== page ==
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Addition by Toni Jordan

April 1, 2012 19 comments

Addition by Toni Jordan 2008. French title : Tu pourrais rater intégralement ta vie.

 After discovering that John Self + Lou Ford = Matt Freeman  I was more than happy to bury myself into Toni Jordan’s Addition. Just what kind of addition is this?

Grace Vandenburg is 35, lives in Melbourne and hasn’t worked for 25 months. Although we only discover later in the novel why she lost her job as a teacher, we are immediately aware of Grace’s problem. Grace counts. Everything. Her footsteps, the stairs, the number of seeds on her cake. She measures everything, keeps in touch with the outside temperature. Numbers qualify things, put reassuring fences in her life.

Numbers rule her life as comforting milestones. She strictly follows the same schedule everyday; she does exactly the same things at the same time. She’s fond of 10s and thus buys things by tens at the supermarket. She’s single, usually interacts with no one but her mother and her sister Jill who minutely call every Sunday at 8:00pm and 8:15pm respectively. “Interact” is perhaps optimistic here. Grace talks to them over the phone but there is no real conversation; they exchange small news and everyone thinks their duty is done. Grace’s only relationship is with her ten-year-old niece Hilary.

Grace admires Nikola Tesla a Serbian-American scientist. He was an important contributor to the birth of commercial electricity and is best known for developing the modern alternating current (AC) electrical supply system. (Wikipedia) To me his name brought back vague memories of unintelligible physics classes. To Grace, he’s like a lifebelt. He was also a bit off-kilter and was still a genius, something Grace finds comforting.

Grace has her life mapped out, so when she realizes at the cashier of her usual supermarket that she picked only nine bananas instead of ten, her need for accuracy is such that she relieves the customer next to her of the banana he has in his basket. She’s horrified by her slip and is still recovering from it in the parking lot when the above mentioned customer catches up with her and enquires after the reason why she stole that banana.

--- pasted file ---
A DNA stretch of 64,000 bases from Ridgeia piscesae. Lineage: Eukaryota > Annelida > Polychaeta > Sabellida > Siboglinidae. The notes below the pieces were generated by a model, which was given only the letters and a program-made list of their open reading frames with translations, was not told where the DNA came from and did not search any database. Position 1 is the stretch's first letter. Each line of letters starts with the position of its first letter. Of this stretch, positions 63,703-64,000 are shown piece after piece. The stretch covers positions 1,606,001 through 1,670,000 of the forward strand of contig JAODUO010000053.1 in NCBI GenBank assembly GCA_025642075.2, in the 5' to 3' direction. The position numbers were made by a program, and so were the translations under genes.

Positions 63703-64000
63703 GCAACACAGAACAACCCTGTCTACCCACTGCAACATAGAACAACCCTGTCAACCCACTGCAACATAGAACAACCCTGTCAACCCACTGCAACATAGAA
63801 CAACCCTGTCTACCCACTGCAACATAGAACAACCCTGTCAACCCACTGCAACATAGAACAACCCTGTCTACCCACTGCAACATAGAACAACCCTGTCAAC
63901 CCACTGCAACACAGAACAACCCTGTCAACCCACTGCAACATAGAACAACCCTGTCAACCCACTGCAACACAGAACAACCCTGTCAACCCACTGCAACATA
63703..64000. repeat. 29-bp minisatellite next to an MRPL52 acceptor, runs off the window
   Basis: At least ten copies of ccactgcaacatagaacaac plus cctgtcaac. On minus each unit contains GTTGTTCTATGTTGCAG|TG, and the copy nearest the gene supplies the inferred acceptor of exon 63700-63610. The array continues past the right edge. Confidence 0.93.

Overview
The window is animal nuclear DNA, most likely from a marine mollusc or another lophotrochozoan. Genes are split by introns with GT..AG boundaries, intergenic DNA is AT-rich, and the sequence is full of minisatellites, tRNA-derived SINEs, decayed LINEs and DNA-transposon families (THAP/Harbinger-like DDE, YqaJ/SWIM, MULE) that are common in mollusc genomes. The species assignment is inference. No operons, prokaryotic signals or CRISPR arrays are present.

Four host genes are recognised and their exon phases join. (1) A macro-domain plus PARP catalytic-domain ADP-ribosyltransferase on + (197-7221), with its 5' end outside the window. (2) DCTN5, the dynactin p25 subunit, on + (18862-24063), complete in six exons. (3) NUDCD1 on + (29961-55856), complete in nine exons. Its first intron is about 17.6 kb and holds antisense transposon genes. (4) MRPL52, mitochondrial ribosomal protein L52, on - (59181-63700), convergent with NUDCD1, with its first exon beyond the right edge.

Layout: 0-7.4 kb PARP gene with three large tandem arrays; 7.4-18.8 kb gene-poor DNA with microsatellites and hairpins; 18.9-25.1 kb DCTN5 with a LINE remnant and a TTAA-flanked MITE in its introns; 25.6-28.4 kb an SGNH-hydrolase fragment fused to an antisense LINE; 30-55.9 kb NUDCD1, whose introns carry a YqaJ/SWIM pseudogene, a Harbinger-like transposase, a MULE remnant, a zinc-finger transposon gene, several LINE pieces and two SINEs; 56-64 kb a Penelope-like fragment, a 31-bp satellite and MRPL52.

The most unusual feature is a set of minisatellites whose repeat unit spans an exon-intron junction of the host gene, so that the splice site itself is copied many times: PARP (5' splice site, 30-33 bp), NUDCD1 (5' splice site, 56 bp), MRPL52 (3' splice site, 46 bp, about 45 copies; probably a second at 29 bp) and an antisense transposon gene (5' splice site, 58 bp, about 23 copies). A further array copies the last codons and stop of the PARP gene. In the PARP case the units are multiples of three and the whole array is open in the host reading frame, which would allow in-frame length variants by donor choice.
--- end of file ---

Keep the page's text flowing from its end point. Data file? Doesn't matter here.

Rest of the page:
This is how and when she meets Seamus. What will come out of this encounter is up to you to discover. In other words, read the book.

Addition is a lovely book. I wish I could do it justice by writing a lovely review. It’s a first person narrative and we see the events and life in general through Grace’s eyes. She knows her addiction to number limits her life and she lives with it.

Life would be different if I didn’t count, I know that.

But without it the world would be too big and too dangerous. An endless void. I’d be lost all the time. I’d be overwhelmed.

She has come to think of her difference as a blessing, most of the time. She sees life through a peculiar angle, blurts out hilarious replies and is as funny as her illness allows her to be. But despite her acceptance, she is suffering:

I want it to stop. I want it all to stop.

Suddenly I’m sick of it. Sick of counting all the time. Of all the little games and rules and orders and lists and chewing my food 30 times and drinking a cup of tea before bed every night. I want to have a job and go to the movies and have a family and people over for a dinner that is not chicken and vegetables. I want to be like everybody else. I want to run as fast as I can in bare feet and on grass like I’m a child and my hair is streaming behind me. I want to run and I want to feel my leg muscles stretch and pull and my chest heave in the service of my freedom.

I don’t want to count anymore.

Don’t think it’s a sad book, because it isn’t. Addition is a plea to accept difference. We want to heal mental illness for people to be “normal”. But define “normal”? It also subtly points out how our societies want us to comply with the married-two-kids-a-house-and-two-cars model. There is a tendency to present it as the only way to be happy. Once I heard someone say about a thirtysomething single woman that she had no life. How can that be? She had friends, family, a job and hobbies. Isn’t it a life? As Grace points out:

Most people miss their whole lives, you know. Listen, life isn’t when you are standing on top of a mountain looking at the sunset. Life isn’t waiting at the altar or the moment your child is born or that time you were swimming in deep water and a dolphin came up alongside you. These are fragments. 10 or 12 grains of sand spread throughout your entire existence. These are not life. Life is brushing your teeth or making a sandwich or watching the news or waiting for the bus. Or walking. Every day, thousands of tiny events happen and if you’re not watching, if you’re not careful, if you don’t capture them and make them count, you could miss it.

You could miss your whole life.

I do like the idea of cherishing mundane events and make the most of everyday life. Jordan’s novel is a light read, funny, with an unusual character. I enjoyed the way she intertwined Grace’s life with references to Tesla’s life. I was caught by the book, I couldn’t put it down. Light literature isn’t easy to write. The author is walking on a high wire, on one side they can fall into the void of so much comedy it becomes vulgar or silly and on the other side they stare at the dangerous precipice of mawkishness.

I bought Addition after reading a post about Toni Jordan on Lisa’s blog. Thanks Lisa! I had a great time.

PS: Now that you know about Grace, you can guess there are a lot of numbers in the book. That explains the foreword I talked about here.

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